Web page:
Most of the men themselves are none too proud of their irreligion. After work in camp one realizes as never before that ’man is an incurably religious animal.’ When asked why the churches have failed to touch them, they are, naturally, for the most part at a loss. Few of them have thought much about it. They try hard to put it into words, however, glad to find parsons who admit that possibly all is not well in Zion. They are very frank, yet kind enough withal.
It is interesting to note what are some of the things which they do not mention as alienating young men. Rarely does one hear that the ancient creeds are difficult to believe. Apparently the healthy, simple man in the street shares little of the intellectual doublings of the musty browser among books. Few cite the selfish inadequacy of a faith which bids men save themselves from hell. That quaint and fearsome Calvinistic motive, so bothersome to Mr. Wells and Judge Lindsay, has, apparently, save in a few rural neighborhoods of the Southwest, never been presented to most young men of this generation. The disunity of Christendom bothers almost no one. Partly with regret it must be said that apparently the need for a reunited Church is felt at present chiefly by the clergy.
Most of these young men had no fault whatever to find with the churches as such. All their criticism was leveled at church members. They had a notion that they did rather like Christianity — little as they know of it. They were sure that they did not like Christians at all. Their feeling came to this in most cases — that, if Christian people would only endeavor to be Christians, the ordinary young fellow would like nothing better than to come along and try it with them; and that, if Christians wanted them to be interested, those Christians might well stop criticizing the Church and start criticizing themselves.
The men believe that those who have the Church’s teaching in hand are largely to be blamed, in that the instruction given, both from the pulpit and in classes, is either over the head of the average man, or hazy and indefinite, or both. People justifiably desire a religion the basic principles of which they can clearly comprehend.
In this respect the ordinary Sunday school seems quite to have failed. It has imparted a certain number of disconnected Biblical stories, more or less interesting, about people long dead, and a few moral maxims; but most boys seem to pass through it with little knowledge gained of who or what God is, of how to get power from Him, of how and why to worship Him. Part of this is no doubt due to inadequate teachers; but much of it can be laid to the modern tendency to substitute ethical culture for religion, which bewilders and bemuses the ordinary man.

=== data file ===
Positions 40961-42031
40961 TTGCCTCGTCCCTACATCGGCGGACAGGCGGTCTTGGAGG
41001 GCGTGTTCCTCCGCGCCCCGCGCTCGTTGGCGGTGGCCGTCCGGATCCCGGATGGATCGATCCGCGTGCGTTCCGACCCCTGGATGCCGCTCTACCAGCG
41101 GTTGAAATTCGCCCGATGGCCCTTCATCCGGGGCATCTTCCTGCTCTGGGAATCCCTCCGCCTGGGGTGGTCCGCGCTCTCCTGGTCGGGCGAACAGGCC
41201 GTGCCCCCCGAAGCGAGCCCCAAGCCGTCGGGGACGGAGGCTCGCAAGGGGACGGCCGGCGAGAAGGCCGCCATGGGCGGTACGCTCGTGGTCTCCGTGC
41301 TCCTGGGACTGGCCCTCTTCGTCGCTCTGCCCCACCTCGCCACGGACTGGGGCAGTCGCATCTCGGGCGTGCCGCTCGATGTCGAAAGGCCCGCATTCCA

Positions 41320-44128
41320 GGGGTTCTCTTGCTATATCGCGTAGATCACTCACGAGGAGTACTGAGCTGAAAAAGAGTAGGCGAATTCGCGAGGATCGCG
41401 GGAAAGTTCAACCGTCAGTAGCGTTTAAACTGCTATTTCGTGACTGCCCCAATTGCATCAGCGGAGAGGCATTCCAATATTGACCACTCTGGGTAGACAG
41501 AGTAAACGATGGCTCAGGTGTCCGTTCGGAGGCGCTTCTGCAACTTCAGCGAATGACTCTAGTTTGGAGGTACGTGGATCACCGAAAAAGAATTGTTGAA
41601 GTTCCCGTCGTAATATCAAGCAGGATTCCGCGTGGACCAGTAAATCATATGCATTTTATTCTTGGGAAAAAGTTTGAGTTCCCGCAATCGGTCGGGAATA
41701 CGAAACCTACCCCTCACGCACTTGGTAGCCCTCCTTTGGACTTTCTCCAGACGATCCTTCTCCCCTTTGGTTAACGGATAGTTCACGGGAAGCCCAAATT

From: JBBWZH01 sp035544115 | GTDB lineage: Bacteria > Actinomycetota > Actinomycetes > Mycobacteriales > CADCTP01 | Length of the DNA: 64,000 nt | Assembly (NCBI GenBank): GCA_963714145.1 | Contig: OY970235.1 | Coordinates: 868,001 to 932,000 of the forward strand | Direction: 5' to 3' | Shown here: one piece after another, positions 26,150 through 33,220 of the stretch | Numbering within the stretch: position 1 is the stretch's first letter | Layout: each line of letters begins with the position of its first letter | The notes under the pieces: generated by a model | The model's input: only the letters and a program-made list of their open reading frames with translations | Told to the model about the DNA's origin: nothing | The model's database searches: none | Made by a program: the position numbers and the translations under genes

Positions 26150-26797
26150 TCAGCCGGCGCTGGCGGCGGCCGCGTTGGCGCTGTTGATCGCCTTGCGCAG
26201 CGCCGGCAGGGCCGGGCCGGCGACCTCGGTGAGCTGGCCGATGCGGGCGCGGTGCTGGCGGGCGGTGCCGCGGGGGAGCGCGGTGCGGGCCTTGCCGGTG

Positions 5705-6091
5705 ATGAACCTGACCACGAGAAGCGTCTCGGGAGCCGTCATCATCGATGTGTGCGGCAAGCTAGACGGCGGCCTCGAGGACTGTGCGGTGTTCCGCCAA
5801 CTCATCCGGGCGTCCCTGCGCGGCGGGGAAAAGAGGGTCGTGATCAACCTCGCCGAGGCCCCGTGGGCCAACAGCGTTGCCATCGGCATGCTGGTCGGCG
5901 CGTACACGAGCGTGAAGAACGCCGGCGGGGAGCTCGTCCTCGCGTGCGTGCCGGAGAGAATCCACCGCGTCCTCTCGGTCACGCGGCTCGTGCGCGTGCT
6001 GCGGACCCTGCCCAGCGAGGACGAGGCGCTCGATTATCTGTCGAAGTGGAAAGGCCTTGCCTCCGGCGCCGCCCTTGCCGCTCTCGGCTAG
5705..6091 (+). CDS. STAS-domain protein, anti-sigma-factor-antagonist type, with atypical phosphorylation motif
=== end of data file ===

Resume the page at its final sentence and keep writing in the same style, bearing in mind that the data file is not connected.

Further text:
This same tendency, combined with clerical overestimate of the intellectual complexity of the man in the street and clerical thinking in terms of abstract ideals rather than in those of personal relationships, seems to be the explanation of a common resentment at sermons. Men hate them, not because they are uninterested in God, but rather because most sermons tell them nothing much definitely about God.
The Christian religion is not at all a difficult and complex thing, requiring great intellectual gifts for its comprehension. The Apostles were unlettered and untraveled men. Most of the saints have been quite simple folk. It must be, then, if men to-day so generally find it hard to discover what Christianity is, that the preachers are not good preachers and the teachers are poor teachers.
After much talk with the men, the following simple line of thought, was propounded to a Roman Catholic priest and to Methodist, Lutheran, Presbyterian, Baptist, Disciples, and Episcopalian clergy, all at Great Lakes, and inquiry made as to whether in their judgment it was a correct expression of the essence of Christianity.
‘Man grows great by sacrifice willingly undertaken, and small by selfish acquisitiveness. To succeed, a man must, become an unselfish sacrificer. To live a sacrificing life is difficult, since it requires power to control a body inherited from the beasts and full of selfish impulses, and also an ability to tell the canny, cautious, compromising world that its wisdom is folly. In fact, this is so hard to do that the ordinary man cannot accomplish it unless he is conscious of God, the Great Heart of Things, back of him, with him all the way. To know and feel God is necessary for moral achievement, at least with most men. Some exceptional people get this contact with Deity by a sort of subjective mysticism; but most men find this normally impossible. God, therefore, knowing that man must have a Deity expressed in those human terms which alone are comprehensible to him, became man. Jesus Christ is God, the only God that can be real to most people. In the light of Him and through Him, alone, are the eternal Creator, called the Father, and the mystical God who speaks within human hearts, called the Holy Spirit, understandable and knowable. The Father, the Christ, and the Spirit are One God, and the point of contact is the Christ, met in prayer and sacraments.'
The various ministers consulted all agreed that this was, in very essence, the Christian religion. Admitting that it is, why have the great mass of young men never grasped it? Apparently our teachers are to blame, in that they have beclouded the simple faith in mazes of intellectual liberalism and oceans of words. If we are not to continue to lose young men, we must return to the teaching, in concrete definite terms, of the essence of Christianity.
There is among the men a widespread resentment of sentimentality in worship and ‘the cult of the pretty-pretty.’ It is hard, but not impossible, to get particulars. To put it in somewhat more philosophic terms than they use, it would seem that they condemn contemporary worship on two grounds: first, that it is vicarious; second, that it is introspective.